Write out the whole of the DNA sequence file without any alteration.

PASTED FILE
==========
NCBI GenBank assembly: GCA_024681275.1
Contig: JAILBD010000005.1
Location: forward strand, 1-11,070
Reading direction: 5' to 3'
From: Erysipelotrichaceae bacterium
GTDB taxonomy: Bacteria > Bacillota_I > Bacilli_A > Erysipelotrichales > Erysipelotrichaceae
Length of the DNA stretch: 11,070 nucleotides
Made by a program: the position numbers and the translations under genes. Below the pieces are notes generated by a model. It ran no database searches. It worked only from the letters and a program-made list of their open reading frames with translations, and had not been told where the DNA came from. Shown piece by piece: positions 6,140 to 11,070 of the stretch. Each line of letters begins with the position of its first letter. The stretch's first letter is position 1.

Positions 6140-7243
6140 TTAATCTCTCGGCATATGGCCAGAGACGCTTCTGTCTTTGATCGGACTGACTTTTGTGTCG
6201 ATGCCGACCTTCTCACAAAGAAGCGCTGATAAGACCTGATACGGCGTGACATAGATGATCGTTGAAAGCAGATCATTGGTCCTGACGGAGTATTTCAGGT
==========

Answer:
NCBI GenBank assembly: GCA_024681275.1
Contig: JAILBD010000005.1
Location: forward strand, 1-11,070
Reading direction: 5' to 3'
From: Erysipelotrichaceae bacterium
GTDB taxonomy: Bacteria > Bacillota_I > Bacilli_A > Erysipelotrichales > Erysipelotrichaceae
Length of the DNA stretch: 11,070 nucleotides
Made by a program: the position numbers and the translations under genes. Below the pieces are notes generated by a model. It ran no database searches. It worked only from the letters and a program-made list of their open reading frames with translations, and had not been told where the DNA came from. Shown piece by piece: positions 6,140 to 11,070 of the stretch. Each line of letters begins with the position of its first letter. The stretch's first letter is position 1.

Positions 6140-7243
6140 TTAATCTCTCGGCATATGGCCAGAGACGCTTCTGTCTTTGATCGGACTGACTTTTGTGTCG
6201 ATGCCGACCTTCTCACAAAGAAGCGCTGATAAGACCTGATACGGCGTGACATAGATGATCGTTGAAAGCAGATCATTGGTCCTGACGGAGTATTTCAGGT